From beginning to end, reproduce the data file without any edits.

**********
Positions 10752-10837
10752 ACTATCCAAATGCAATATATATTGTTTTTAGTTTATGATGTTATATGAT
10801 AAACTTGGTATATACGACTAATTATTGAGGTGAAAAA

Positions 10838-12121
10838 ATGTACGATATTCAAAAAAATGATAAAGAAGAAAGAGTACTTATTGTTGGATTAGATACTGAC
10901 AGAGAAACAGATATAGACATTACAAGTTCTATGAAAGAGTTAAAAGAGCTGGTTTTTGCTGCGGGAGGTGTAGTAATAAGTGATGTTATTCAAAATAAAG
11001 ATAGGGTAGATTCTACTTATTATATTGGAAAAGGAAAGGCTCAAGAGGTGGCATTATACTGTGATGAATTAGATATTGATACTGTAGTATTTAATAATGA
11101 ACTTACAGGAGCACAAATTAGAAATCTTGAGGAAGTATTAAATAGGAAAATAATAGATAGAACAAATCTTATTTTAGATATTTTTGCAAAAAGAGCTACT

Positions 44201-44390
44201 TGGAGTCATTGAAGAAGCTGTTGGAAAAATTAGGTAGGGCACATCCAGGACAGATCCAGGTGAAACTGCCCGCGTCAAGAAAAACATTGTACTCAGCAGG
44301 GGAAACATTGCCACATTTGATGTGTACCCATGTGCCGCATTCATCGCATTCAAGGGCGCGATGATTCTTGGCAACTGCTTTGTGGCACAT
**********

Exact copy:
Positions 10752-10837
10752 ACTATCCAAATGCAATATATATTGTTTTTAGTTTATGATGTTATATGAT
10801 AAACTTGGTATATACGACTAATTATTGAGGTGAAAAA

Positions 10838-12121
10838 ATGTACGATATTCAAAAAAATGATAAAGAAGAAAGAGTACTTATTGTTGGATTAGATACTGAC
10901 AGAGAAACAGATATAGACATTACAAGTTCTATGAAAGAGTTAAAAGAGCTGGTTTTTGCTGCGGGAGGTGTAGTAATAAGTGATGTTATTCAAAATAAAG
11001 ATAGGGTAGATTCTACTTATTATATTGGAAAAGGAAAGGCTCAAGAGGTGGCATTATACTGTGATGAATTAGATATTGATACTGTAGTATTTAATAATGA
11101 ACTTACAGGAGCACAAATTAGAAATCTTGAGGAAGTATTAAATAGGAAAATAATAGATAGAACAAATCTTATTTTAGATATTTTTGCAAAAAGAGCTACT

Positions 44201-44390
44201 TGGAGTCATTGAAGAAGCTGTTGGAAAAATTAGGTAGGGCACATCCAGGACAGATCCAGGTGAAACTGCCCGCGTCAAGAAAAACATTGTACTCAGCAGG
44301 GGAAACATTGCCACATTTGATGTGTACCCATGTGCCGCATTCATCGCATTCAAGGGCGCGATGATTCTTGGCAACTGCTTTGTGGCACAT